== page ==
“The question isn’t – ‘how can we get people to come?’ It’s ‘what do we need to offer so that people actually want to come?’”
Rabbi Ron Stern first started playing with design thinking at an UpStart workshop presented at a URJ Conference. Today, he’s using UpStart entrepreneurial tools and mindsets, guided by Jewish wisdom, to drive change in his congregation. Here’s a snapshot of the work he’s doing in – and outside of – the UpStart-powered Los Angeles Federation Jewish Teen Accelerator.
Entrepreneurial Tool: Using a human-centered design process to guide temple planning meetings.
Rabbi Stern’s temple planning meetings get to the point with questions laser-focused on human needs:
- How might we learn more about people’s end-of-the-week life experiences so that we can design a shabbat that reflects the things they love most?
- What do our constituents want out of our big mitzvah day? Even more basic: What do people care deeply about? What service projects would engage them most meaningfully? How can we structure the day so that it fits into their lives?
- How can we better understand what 20- and 30-year olds are wrestling with — and how can we help them meet those needs in new ways?
Rabbi Stern: “Too often, planning meetings start off with idea generation. I’m trying to encourage people to learn first – to operate from a place of empathy – so that we generate ideas that actually gain traction.”
Guided by Jewish Wisdom: Examining Nechemiah’s use of empathy to design a functioning civil society.
How would you design a civil society? Authorities like Nechemiah were left to grapple with that question after the destruction of the Second Temple, when the Israelites were challenged to rebuild Jerusalem and an accompanying civic infrastructure. In this vacuum of centralized rule, a few families became rich — while forcing the general populace into generations of debt. Nechemiah goes among the people, and listens to the people’s woes:
(Nechemiah 5:5) “Now we are as good as our brothers, and our children as good as theirs; yet here we are subjecting our sons and daughters to slavery—some of our daughters are already subjected—and we are powerless, while our fields and vineyards belong to others.” See full text here.
Nechemiah hears them, and works to design a society that meets their needs. He leads them to share their concerns with the rich, securing their promise to never enslave their fellow Israelites again.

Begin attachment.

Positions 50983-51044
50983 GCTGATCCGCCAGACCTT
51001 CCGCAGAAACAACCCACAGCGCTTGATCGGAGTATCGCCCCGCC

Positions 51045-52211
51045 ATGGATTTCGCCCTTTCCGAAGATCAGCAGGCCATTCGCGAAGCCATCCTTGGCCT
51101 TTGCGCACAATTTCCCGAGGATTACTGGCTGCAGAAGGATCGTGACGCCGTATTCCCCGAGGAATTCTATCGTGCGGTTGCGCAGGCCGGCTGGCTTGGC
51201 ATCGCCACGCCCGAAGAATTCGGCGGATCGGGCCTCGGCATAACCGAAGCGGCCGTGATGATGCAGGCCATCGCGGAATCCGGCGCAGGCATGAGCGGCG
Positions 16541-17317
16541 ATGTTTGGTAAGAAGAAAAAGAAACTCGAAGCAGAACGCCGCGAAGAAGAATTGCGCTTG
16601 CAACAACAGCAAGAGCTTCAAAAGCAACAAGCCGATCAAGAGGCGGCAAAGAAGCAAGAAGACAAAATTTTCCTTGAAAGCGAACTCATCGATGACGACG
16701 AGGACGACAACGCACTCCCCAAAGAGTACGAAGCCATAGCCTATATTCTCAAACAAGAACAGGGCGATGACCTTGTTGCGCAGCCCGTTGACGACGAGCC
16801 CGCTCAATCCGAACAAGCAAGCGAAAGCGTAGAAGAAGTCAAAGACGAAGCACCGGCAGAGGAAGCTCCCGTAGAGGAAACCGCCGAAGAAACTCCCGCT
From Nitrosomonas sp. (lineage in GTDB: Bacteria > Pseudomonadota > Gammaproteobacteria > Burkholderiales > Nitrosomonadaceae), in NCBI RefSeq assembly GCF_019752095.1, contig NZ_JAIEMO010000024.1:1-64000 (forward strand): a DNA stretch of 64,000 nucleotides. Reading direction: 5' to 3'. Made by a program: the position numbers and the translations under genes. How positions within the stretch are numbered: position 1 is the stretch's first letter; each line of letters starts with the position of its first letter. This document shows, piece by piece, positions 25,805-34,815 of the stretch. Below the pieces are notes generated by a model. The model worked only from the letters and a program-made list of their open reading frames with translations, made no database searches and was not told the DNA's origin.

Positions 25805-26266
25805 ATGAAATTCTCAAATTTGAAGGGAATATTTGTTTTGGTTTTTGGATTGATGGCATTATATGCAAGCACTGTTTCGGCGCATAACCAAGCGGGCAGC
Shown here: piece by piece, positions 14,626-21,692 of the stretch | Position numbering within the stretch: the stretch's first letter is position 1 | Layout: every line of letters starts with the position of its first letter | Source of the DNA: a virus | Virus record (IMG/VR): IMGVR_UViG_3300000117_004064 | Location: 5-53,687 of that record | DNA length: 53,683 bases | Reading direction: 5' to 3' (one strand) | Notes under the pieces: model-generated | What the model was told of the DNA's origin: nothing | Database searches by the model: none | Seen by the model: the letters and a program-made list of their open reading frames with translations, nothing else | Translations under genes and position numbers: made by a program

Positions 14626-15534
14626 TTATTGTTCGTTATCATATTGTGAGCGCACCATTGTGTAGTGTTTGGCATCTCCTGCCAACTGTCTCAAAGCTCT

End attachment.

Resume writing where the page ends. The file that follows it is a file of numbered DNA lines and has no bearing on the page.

Rabbi Stern: “The Nechemiah story teaches us the power of empathy. What would civil society have looked like if he never went out to hear the cries of the people? At best, it would have been out of touch. At worst, cruel.”
Driving Organizational Design: Growing the impact of the Freedom School teen volunteer program.
The Stephen Wise staff are now using the same entrepreneurial tools – guided by lessons from the Nechemiah story – to increase engagement in their Freedom School High School volunteer program. The Freedom School program provides a six-week summer literacy and leadership program that serves over 225 students (scholars) from low-income, at-risk communities, free of charge. Teens volunteer for up to six weeks in the classrooms.
As participants in the UpStart-powered Los Angeles Teen Accelerator, they’re asking similar questions about the needs of their volunteers and scholars:
- What do parents need to support their teen’s participation?
- How do we design the program to overcome barriers like traffic or the digital divide?
- How can we extend the mentoring relationships beyond the summer?
As a result of asking these human-centered questions, the program is piloting “remote reading,” giving a sets of books to both the volunteers and the scholars so they can read together over the phone.
Rabbi Stern: “Like any entrepreneur, we took a big risk in building the Stephen Wise Freedom School. Now we’re teaching high school students to not only be good volunteers, but to use some of these same tools, too. We want empathy to be their guide.”
Learn more about working with UpStart to drive change at your organization.
Learn more about Stephen Wise’s Freedom School.